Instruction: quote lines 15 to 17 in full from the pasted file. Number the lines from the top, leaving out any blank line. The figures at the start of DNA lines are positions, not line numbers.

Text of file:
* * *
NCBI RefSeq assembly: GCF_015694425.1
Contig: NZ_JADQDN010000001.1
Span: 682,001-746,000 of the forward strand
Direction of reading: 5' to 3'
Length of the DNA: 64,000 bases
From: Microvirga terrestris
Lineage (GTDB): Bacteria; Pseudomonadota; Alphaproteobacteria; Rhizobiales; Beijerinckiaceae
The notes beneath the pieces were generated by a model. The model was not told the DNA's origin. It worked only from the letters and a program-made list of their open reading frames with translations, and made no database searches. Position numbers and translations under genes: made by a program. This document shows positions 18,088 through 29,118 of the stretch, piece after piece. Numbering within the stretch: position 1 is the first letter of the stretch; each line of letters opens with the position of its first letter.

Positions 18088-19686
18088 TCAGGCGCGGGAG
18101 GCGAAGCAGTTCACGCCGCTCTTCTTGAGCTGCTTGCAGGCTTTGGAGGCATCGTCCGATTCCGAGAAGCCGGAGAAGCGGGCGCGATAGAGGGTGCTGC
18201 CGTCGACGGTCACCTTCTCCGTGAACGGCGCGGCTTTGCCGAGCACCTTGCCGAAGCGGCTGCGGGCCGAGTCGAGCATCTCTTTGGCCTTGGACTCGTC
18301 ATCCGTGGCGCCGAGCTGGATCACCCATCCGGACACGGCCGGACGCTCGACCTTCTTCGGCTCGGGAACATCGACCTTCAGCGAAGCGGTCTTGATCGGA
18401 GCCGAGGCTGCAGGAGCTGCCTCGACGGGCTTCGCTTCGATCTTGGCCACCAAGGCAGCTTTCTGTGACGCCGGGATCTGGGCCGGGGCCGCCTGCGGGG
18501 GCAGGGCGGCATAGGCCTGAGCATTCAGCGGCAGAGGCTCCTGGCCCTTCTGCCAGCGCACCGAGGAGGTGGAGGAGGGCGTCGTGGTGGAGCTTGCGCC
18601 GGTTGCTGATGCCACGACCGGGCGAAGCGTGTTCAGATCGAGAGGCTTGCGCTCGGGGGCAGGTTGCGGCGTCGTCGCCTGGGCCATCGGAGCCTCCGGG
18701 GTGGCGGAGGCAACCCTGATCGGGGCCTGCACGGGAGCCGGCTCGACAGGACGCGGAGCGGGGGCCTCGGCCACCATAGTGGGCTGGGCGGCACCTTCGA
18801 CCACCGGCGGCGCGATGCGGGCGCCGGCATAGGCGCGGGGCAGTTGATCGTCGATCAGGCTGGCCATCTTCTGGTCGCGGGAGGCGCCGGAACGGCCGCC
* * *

18501 GCAGGGCGGCATAGGCCTGAGCATTCAGCGGCAGAGGCTCCTGGCCCTTCTGCCAGCGCACCGAGGAGGTGGAGGAGGGCGTCGTGGTGGAGCTTGCGCC
18601 GGTTGCTGATGCCACGACCGGGCGAAGCGTGTTCAGATCGAGAGGCTTGCGCTCGGGGGCAGGTTGCGGCGTCGTCGCCTGGGCCATCGGAGCCTCCGGG
18701 GTGGCGGAGGCAACCCTGATCGGGGCCTGCACGGGAGCCGGCTCGACAGGACGCGGAGCGGGGGCCTCGGCCACCATAGTGGGCTGGGCGGCACCTTCGA